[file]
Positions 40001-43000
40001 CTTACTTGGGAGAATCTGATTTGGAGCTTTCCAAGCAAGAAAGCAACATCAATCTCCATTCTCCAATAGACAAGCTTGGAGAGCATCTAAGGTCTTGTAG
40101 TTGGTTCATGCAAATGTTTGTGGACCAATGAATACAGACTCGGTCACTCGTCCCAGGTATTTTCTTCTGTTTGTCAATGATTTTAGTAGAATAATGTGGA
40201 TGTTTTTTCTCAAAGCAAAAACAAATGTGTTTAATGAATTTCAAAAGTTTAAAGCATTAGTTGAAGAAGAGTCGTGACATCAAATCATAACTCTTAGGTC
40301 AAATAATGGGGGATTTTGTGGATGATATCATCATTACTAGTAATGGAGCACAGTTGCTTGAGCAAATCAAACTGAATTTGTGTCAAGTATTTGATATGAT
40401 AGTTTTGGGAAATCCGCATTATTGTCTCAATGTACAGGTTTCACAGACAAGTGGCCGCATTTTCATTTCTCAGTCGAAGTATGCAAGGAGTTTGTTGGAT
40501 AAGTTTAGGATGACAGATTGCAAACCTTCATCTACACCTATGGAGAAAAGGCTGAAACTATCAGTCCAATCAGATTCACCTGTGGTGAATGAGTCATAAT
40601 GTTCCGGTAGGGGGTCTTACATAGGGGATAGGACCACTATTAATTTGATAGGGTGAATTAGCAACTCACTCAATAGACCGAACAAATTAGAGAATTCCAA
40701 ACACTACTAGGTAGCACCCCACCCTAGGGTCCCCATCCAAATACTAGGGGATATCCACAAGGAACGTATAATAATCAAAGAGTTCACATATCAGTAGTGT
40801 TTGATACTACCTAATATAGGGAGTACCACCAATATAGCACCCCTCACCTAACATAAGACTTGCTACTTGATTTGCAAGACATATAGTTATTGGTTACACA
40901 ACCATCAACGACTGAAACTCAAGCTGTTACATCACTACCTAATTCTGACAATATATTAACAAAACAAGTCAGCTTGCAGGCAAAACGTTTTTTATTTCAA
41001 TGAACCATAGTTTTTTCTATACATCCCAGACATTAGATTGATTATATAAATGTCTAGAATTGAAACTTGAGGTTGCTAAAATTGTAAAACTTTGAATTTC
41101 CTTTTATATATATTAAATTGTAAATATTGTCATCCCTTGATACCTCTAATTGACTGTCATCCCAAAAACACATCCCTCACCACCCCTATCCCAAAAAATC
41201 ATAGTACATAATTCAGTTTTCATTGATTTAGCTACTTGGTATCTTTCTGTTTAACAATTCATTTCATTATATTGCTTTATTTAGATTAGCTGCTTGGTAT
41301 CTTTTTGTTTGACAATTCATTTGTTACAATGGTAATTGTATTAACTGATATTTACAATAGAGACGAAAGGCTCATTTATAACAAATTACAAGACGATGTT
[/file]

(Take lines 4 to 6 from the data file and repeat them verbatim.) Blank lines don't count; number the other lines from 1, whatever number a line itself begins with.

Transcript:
40201 TGTTTTTTCTCAAAGCAAAAACAAATGTGTTTAATGAATTTCAAAAGTTTAAAGCATTAGTTGAAGAAGAGTCGTGACATCAAATCATAACTCTTAGGTC
40301 AAATAATGGGGGATTTTGTGGATGATATCATCATTACTAGTAATGGAGCACAGTTGCTTGAGCAAATCAAACTGAATTTGTGTCAAGTATTTGATATGAT
40401 AGTTTTGGGAAATCCGCATTATTGTCTCAATGTACAGGTTTCACAGACAAGTGGCCGCATTTTCATTTCTCAGTCGAAGTATGCAAGGAGTTTGTTGGAT